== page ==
Friday, 5 August 2016

Accepting masterpieces

It's part of postwar modernist ideology that the masterpieces of music history always were rejected at their first appearances, because they ‘transgressed’ existing boundaries and limitations, in other words: the important works (the works with the greatest artistic qualities) were always ‘avantgarde’. This narrative suggests that music was a communal undertaking, where the greatest talents set out the pioneering sign posts, to be followed by the lesser talents, establishing new boundaries which waited to be transgressed again in the next generation, thereby creating a permanent revolution. In reality, it was the unusual traits of the personality of the composer, showing itself in the work, which needed time to be understood: the originality of the conception, of the style of realization, etc. But originality has nothing to do with artistic quality, as any crank can be highly original and yet incapable of producing valuable work, in whatever field.

Because some important works in the past got opposition, the 'progressive narrative' which claims that developments are determined by 'groundbreaking works' creating a line of relevance with all the other works left by the side, is projected into the past to defend contemporary 'transgressions'. But in reality, many 'groundbreaking works' were accepted quickly or even immediately. Also, in this narrative, mixed reception is ignored and the critique highlighted. Most 'groundbreaking works' were accepted fairly quickly, and music which was received positively, cannot be considered 'unimportrant' for that reason, which is the flip side of the narrative.

A couple of examples:

No work of Mozart was ever booed, during his life and ever after. Yet, he is one of the greatest composers of the ‘canon’.

Beethoven's Eroica got a mixed reception, some people found it too difficult and too long, some people immediately recognized it as a masterpiece.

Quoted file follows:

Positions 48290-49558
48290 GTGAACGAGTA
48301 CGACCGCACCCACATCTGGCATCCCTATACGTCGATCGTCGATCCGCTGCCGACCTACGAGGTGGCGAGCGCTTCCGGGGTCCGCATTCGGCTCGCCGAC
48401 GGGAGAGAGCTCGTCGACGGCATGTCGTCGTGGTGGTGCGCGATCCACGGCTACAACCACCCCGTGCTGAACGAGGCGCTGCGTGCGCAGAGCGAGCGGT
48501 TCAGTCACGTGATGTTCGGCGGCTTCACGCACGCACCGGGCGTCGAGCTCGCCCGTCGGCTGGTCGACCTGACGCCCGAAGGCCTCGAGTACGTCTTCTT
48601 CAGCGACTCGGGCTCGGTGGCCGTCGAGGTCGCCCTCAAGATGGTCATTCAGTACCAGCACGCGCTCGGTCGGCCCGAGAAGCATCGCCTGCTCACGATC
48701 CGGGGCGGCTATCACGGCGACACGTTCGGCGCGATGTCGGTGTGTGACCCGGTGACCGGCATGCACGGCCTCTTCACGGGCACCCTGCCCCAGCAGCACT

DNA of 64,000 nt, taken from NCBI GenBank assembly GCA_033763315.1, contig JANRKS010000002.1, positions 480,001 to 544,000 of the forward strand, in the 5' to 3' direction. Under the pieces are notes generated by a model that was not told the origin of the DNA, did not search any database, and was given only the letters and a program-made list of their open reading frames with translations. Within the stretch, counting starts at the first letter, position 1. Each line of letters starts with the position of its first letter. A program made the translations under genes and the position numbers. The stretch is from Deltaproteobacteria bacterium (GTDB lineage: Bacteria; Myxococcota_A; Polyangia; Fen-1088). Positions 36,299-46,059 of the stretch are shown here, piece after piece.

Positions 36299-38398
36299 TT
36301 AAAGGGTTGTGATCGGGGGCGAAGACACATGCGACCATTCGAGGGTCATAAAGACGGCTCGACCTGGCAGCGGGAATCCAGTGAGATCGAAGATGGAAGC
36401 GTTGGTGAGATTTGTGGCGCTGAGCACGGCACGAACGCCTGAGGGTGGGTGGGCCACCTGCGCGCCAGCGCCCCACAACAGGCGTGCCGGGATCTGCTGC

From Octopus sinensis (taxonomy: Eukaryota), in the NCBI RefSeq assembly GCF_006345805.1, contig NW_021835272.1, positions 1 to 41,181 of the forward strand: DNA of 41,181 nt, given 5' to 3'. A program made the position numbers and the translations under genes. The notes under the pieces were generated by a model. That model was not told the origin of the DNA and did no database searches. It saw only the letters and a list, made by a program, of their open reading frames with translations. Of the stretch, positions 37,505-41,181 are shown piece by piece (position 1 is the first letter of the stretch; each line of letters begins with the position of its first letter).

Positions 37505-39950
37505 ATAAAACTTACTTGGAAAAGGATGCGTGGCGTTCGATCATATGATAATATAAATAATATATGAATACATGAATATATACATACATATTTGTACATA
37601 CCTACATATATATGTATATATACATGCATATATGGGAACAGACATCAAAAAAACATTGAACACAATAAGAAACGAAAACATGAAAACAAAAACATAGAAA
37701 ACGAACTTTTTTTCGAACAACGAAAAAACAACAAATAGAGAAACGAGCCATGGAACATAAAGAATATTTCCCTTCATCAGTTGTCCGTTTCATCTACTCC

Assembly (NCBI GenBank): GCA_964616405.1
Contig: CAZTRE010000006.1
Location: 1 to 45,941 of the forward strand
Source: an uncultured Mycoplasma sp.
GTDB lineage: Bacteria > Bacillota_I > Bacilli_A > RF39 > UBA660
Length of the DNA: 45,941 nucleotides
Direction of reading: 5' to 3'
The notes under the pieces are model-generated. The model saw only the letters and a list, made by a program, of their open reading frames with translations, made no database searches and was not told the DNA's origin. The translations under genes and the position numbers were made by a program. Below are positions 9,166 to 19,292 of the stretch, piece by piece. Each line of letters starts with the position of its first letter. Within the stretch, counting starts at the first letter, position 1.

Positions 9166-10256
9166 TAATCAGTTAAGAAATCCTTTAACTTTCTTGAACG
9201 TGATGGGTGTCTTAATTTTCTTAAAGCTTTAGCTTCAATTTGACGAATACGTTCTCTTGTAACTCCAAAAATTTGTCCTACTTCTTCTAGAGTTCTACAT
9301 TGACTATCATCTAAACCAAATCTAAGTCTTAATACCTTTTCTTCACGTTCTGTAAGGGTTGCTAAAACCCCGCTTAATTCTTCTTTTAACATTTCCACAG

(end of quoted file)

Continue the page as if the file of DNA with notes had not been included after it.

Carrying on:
Chopin's 'avantgarde' music was accepted immediately by the elite for whom it was meant (the Parisian salons).

Most of Brahms' greatest works - the requiem, the symphonies, the violin concerto, the 2nd piano concerto - were accepted immediately. Only the 1st piano concerto was severely criticized for its harsh sounds, and only got 'off the ground' in the 20th century, which does not mean that therefore, it is a better piece than the rest.

Wagner's operas went down very well with audiences; it were the theorists and the critics who got wound-up with protests. Tristan bumped into polite incomprehension for a long time, but Meistersinger, Wallk├╝re and Parsifal were an immediate success.

Most of Strauss' works were immediate successes, even Salome and Elektra, which were highly dissonant sensations.

Mahler always got mixed reception, not because his music was 'too modern' for the bourgeois ears, but because of his 'lapses of taste': including 'vulgar material', folky stuff etc.

Debussy's Faun prelude was an immediate success and had to be repeated, while the piece broke with almost all traditional rules. His opera Pelleas et Melisande met strong resistance in the beginning (1902) but within a year it was a sensational success and the production was repeated for many years.

Schoenberg's music was almost always received negatively, not because it was 'too modern' but because audiences felt this music was breaking-down the art form.

Stravinsky's Firebird and Petrushka were great successes immediately, as was the Sacre (the premiere, which ended in scandal, was as a ballet for a traditional ballet audience, the concert performance a year later was an immediate sensation).

And so on and so forth. A cow is an animal, which does not mean that every animal is a cow. The modernist myth is pure fabrication, to sideline critique. It was, and often still is, a way of defending an indefensible position, and a most practical instrument in the hands of the untalented - mostly the only instrument they can handle.

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